Paul Rozin, one of the founding fathers of cognition-and-culture studies, is a psychologist with a rich set of interests. Even though he’s often known for his work on food, and disgust in particular (cockroach in your drink anyone?), the list of his current projects alone would make many a psychological career look narrowly focused. However, this post will not dwell on the value of having such diverse interests, but on the value for psychology of adopting a richer set of methodologies.
In an insightful series of articles (see below), Rozin highlights some of the shortcomings of modern psychology (while his focus is primarily on social psychology, his remarks apply equally well to most of cognitive psychology). One of these shortcomings is the failure to sufficiently take into account—and study—cultural variability. Even the bulk of cross-cultural psychology only compares undergrads across countries (usually a ‘Western’ sample and an ‘Eastern’ sample). But Rozin draws our attention to the even less forgivable paucity of data regarding presumably less stark cultural variations along ethnic, religious, political or social lines. Understandably, for most Western researchers, a trip to Shanghai or Kyoto to carry out an experiment will be more attractive than one to, say, inner-city Detroit (I plead guilty here). But there also seems to be a publication bias: cross-cultural psychology journals are likely to publish more easily a comparative study of Chinese and American undergraduates rather than one comparing, say, blue and white collar workers in Philadelphia (coda: a publication bias nearly automatically translates into a grant bias which further compounds the problem). But I will not belabor this point, as the lack of cultural variability in the samples of psychologists has already been discussed on this blog.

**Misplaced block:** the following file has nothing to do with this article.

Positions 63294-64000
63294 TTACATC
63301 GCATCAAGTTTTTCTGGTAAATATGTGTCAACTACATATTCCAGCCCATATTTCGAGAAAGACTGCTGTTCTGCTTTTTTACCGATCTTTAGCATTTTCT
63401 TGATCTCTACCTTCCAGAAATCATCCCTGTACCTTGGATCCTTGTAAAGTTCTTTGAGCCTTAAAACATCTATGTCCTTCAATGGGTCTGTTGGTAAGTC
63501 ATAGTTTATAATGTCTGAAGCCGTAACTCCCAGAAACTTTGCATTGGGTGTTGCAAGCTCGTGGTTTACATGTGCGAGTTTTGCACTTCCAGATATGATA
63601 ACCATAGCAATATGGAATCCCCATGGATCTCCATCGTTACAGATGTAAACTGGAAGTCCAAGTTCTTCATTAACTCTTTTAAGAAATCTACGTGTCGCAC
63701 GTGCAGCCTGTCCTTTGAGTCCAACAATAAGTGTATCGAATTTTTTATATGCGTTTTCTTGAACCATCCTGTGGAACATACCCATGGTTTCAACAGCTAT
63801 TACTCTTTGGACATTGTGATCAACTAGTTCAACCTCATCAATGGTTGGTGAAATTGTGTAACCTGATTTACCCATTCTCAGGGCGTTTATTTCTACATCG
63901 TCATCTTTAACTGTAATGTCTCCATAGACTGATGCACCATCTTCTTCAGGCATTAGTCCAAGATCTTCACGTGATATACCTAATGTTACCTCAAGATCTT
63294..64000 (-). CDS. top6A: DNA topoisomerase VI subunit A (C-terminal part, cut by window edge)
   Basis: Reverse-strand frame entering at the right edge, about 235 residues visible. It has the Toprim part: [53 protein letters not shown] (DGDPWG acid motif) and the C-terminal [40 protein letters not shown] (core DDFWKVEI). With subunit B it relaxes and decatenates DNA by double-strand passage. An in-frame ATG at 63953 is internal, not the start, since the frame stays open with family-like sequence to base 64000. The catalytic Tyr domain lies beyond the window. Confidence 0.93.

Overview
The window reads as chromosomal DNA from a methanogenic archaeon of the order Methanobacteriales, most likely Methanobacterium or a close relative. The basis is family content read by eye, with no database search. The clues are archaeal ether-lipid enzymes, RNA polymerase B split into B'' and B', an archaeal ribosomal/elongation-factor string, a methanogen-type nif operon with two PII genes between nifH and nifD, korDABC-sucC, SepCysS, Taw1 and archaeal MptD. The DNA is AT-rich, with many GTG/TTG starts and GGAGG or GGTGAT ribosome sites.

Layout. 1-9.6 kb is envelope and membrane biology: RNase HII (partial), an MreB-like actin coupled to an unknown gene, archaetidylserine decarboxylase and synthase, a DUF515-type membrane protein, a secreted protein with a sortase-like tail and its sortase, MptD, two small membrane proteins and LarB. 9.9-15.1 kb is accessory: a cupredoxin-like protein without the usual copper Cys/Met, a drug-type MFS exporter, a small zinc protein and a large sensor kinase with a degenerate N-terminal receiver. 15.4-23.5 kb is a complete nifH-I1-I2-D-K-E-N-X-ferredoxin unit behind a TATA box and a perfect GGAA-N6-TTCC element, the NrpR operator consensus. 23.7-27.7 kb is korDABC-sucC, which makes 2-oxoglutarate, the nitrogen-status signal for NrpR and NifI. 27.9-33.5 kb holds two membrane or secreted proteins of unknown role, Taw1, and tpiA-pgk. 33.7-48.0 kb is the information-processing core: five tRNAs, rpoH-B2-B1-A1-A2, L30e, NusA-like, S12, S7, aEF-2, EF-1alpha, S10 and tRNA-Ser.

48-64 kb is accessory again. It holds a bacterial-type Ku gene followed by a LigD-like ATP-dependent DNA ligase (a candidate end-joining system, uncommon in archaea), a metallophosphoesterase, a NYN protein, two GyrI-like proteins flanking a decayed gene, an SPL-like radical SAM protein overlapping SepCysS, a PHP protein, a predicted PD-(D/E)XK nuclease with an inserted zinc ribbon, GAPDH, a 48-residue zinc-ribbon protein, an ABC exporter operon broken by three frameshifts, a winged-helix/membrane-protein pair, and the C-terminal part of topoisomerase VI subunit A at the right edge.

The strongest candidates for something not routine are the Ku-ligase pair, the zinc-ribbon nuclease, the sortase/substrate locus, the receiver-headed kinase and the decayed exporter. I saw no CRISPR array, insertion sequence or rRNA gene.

Rozin’s second important contention is that psychology has become too much hypothesis-driven and that it pays too little attention to the simple study and reporting of phenomena. In order to drive this point home, he engages in a comparison of psychology with her big sister, biology. Rozin points out that when biology was developing, in the 18th and 19th centuries, the study of phenomena—natural history—was playing the major role, while hypothesis driven research only kicked in much later. Of course, someone could point out that psychology does not have to replicate what may have been the errors of a young science and that modern psychology is perfectly justified in adopting the latest research methods from biology. But this criticism would miss the mark, as even modern biology is much less hypothesis-driven than modern psychology. Rozin drives this point home through the comparison of a sample of psychology and biology journal articles. He notes that many of the biology articles are simply driven by the fact that “little is known about X”, so that “informed curiosity seems like quite an acceptable justification for a study.” There is very little room in top psychology journals for the ‘mere’ description of phenomena. By comparison, and drawing only on my recent memory, there have been reports in top biology journals of observations such as coconut carrying octopi and spear throwing chimpanzees.